A Brief History of Humankind

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Course Date: 10 August 2014 to 28 December 2014 (20 weeks)

Price: free

Course Summary

The course surveys the entire length of human history, from the evolution of various human species in the Stone Age up to the political and technological revolutions of the twenty-first century.


Estimated Workload: 2-4 hours/week

Course Instructors

Yuval Harari

Dr. Yuval Noah Harari lectures at the Department of History, the Hebrew University of Jerusalem. He specializes in World History, medieval history and military history. For the past decade he has been teaching an introductory course in World History to various groups of students at the Hebrew University, including Israelis, Palestinians and foreign exchange students; Jews, Christians, Muslims and atheists. His teaching philosophy is focused on provoking the students to question the basic narratives of our world, to connect past developments with present concerns, and not to be afraid of controversial issues.

His most recent book, From Animals into Gods: A Brief History of Humankind (2012) was originally published in Hebrew. After becoming a national bestseller in Israel, it is now being translated into English and German. His current studies focus on the connection between history and biology, on the ethics of history, and on the history of happiness and suffering.

His many other publications include Special Operations in the Age of Chivalry, 1100-1550 (2007); The Ultimate Experience: Battlefield Revelations and the Making of Modern War Culture, 1450-2000 (2008); “The Concept of ‘Decisive Battles’ in World History”, The Journal of World History 18:3 (2007), 251-266; and “Armchairs, Coffee and Authority: Eye-witnesses and Flesh-witnesses Speak about War, 1100-2000”, The Journal of Military History 74:1 (January 2010), pp. 53-78.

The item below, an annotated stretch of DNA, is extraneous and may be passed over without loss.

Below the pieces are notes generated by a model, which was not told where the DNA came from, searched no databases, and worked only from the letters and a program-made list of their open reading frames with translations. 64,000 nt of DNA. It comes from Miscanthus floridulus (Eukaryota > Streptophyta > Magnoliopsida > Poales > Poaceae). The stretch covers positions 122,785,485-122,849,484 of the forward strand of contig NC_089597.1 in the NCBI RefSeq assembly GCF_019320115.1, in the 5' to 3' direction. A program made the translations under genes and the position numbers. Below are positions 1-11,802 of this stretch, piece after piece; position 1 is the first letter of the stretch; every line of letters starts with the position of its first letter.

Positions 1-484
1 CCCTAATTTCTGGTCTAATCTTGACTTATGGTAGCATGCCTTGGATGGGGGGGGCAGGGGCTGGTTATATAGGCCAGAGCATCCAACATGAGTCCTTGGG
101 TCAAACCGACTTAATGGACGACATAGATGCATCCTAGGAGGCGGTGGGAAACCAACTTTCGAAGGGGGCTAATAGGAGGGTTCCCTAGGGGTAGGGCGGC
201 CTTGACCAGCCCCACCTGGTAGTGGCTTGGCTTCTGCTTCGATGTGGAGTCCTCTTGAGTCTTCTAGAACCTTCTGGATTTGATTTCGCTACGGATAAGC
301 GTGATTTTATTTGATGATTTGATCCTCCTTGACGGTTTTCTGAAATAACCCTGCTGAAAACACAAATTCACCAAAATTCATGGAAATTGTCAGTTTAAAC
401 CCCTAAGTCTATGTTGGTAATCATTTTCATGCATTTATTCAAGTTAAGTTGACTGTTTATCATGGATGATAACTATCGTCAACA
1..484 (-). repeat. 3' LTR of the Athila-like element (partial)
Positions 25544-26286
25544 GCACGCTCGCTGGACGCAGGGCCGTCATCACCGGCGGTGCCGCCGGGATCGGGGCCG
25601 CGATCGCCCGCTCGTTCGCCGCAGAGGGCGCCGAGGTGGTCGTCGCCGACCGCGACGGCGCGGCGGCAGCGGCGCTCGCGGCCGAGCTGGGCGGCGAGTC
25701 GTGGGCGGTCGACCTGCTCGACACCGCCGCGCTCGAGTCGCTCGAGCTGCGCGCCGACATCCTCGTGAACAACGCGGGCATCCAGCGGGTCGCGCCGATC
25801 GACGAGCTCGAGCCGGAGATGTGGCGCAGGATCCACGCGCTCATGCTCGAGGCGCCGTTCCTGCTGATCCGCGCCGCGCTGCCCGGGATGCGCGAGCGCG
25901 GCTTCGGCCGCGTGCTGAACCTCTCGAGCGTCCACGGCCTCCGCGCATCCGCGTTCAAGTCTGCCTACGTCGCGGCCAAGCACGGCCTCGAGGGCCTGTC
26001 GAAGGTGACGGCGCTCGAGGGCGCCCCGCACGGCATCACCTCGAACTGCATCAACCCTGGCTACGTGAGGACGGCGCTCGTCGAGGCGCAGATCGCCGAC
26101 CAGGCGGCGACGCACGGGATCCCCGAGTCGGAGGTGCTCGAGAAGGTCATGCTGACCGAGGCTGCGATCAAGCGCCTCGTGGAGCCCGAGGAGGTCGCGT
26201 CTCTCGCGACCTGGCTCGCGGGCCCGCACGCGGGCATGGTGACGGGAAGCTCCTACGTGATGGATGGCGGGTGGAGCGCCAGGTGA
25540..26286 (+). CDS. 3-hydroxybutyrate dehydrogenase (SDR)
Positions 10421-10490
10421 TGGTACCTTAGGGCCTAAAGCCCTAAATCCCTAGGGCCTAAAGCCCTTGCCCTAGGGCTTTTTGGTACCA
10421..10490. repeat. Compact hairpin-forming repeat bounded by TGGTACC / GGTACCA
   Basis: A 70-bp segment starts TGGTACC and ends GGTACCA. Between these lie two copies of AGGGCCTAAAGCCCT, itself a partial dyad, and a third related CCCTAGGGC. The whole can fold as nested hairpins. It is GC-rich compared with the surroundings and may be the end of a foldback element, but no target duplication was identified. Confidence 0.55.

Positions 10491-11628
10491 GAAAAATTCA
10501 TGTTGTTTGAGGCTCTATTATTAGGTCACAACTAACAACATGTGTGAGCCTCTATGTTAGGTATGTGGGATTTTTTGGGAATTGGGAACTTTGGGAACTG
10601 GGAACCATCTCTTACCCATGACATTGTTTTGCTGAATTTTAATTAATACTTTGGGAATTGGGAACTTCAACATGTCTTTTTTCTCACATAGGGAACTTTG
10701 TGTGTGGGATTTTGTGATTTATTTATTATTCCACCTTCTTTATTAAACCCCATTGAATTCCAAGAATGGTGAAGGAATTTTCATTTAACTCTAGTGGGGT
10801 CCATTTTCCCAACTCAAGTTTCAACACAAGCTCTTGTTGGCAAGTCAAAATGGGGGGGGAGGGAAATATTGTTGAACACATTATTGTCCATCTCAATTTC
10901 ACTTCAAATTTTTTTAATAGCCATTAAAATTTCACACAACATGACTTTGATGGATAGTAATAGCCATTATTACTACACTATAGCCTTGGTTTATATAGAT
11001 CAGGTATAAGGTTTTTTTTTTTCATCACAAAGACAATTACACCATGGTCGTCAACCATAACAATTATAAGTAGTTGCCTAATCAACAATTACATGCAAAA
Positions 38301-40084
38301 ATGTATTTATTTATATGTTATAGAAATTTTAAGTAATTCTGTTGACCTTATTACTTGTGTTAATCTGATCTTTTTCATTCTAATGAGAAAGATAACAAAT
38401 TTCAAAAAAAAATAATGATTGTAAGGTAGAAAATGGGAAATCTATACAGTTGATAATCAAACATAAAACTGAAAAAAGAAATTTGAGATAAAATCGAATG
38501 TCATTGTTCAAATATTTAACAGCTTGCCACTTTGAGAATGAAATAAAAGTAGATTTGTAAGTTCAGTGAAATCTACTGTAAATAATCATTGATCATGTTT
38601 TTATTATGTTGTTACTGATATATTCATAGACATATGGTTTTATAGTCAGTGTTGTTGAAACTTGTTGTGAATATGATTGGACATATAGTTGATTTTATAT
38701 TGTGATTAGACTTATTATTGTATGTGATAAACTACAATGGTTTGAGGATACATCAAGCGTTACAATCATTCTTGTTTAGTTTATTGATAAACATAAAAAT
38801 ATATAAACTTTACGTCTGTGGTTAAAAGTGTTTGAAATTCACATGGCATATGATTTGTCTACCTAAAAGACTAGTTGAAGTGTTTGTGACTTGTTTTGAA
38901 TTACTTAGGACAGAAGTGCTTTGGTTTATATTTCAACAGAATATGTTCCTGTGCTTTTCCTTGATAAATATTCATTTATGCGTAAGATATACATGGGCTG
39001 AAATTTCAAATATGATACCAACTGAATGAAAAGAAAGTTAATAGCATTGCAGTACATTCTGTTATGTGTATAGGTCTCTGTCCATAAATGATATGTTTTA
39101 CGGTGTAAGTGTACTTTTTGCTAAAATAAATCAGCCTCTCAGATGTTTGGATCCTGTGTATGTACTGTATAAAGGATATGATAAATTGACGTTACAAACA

Course Description

About 2 million years ago our human ancestors were insignificant animals living in a corner of Africa. Their impact on the world was no greater than that of gorillas, zebras, or chickens. Today humans are spread all over the world, and they are the most important animal around. The very future of life on Earth depends on the ideas and behavior of our species.

This course will explain how we humans have conquered planet Earth, and how we have changed our environment, our societies, and our own bodies and minds. The aim of the course is to give students a brief but complete overview of history. Some of its main conclusions are:

- Humans rule the world because we are the only animal that can believe in things that exist purely in our own imagination, such as gods, states, money and human rights. 

- Humans are ecological serial killers – even with stone-age tools, our ancestors wiped out half the planet's large terrestrial mammals well before the advent of agriculture.

- The Agricultural Revolution was history’s biggest fraud – wheat domesticated humans rather than the other way around.

- Money is the most universal and pluralistic system of mutual trust ever devised. It's the only thing in the world everybody trusts. 

- Empire is the most successful political system humans have invented, and our present era of anti-imperial sentiment is probably a short-lived aberration.

- Capitalism is a religion rather than just an economic theory – and it is the most successful religion to date.

- The treatment of animals in modern agriculture may turn out to be the worst crime in history.

- We are far more powerful than our ancestors, but we aren’t much happier.

- Accelerating technological developments will lead to the replacement of present-day humans by completely different beings, enjoying godlike qualities and abilities.

Syllabus

Part I: The Cognitive Revolution

 

Lecture 1: The Human Family

One hundred thousand years ago, at least six different species of humans inhabited planet Earth. Our species, Homo sapiens, was just one among them. Who were the others? Where did they come from? And what happened to them? Why is there today only one species of humans—Homo sapiens?

 

Lecture 2: The Cognitive Revolution